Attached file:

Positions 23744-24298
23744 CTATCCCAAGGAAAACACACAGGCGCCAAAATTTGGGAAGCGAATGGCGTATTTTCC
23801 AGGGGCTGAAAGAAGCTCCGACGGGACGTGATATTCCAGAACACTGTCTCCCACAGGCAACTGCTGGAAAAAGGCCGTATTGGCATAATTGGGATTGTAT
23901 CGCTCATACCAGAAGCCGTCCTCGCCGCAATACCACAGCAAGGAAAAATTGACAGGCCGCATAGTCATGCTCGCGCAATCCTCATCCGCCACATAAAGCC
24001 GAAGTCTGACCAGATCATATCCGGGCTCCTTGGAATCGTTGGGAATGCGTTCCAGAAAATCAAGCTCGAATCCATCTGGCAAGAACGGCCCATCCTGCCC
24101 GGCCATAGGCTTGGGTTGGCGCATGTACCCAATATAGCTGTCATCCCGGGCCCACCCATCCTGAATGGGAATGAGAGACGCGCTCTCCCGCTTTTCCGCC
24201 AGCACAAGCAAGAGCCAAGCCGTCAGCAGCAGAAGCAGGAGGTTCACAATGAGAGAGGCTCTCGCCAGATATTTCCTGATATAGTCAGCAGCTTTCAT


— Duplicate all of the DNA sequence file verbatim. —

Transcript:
Positions 23744-24298
23744 CTATCCCAAGGAAAACACACAGGCGCCAAAATTTGGGAAGCGAATGGCGTATTTTCC
23801 AGGGGCTGAAAGAAGCTCCGACGGGACGTGATATTCCAGAACACTGTCTCCCACAGGCAACTGCTGGAAAAAGGCCGTATTGGCATAATTGGGATTGTAT
23901 CGCTCATACCAGAAGCCGTCCTCGCCGCAATACCACAGCAAGGAAAAATTGACAGGCCGCATAGTCATGCTCGCGCAATCCTCATCCGCCACATAAAGCC
24001 GAAGTCTGACCAGATCATATCCGGGCTCCTTGGAATCGTTGGGAATGCGTTCCAGAAAATCAAGCTCGAATCCATCTGGCAAGAACGGCCCATCCTGCCC
24101 GGCCATAGGCTTGGGTTGGCGCATGTACCCAATATAGCTGTCATCCCGGGCCCACCCATCCTGAATGGGAATGAGAGACGCGCTCTCCCGCTTTTCCGCC
24201 AGCACAAGCAAGAGCCAAGCCGTCAGCAGCAGAAGCAGGAGGTTCACAATGAGAGAGGCTCTCGCCAGATATTTCCTGATATAGTCAGCAGCTTTCAT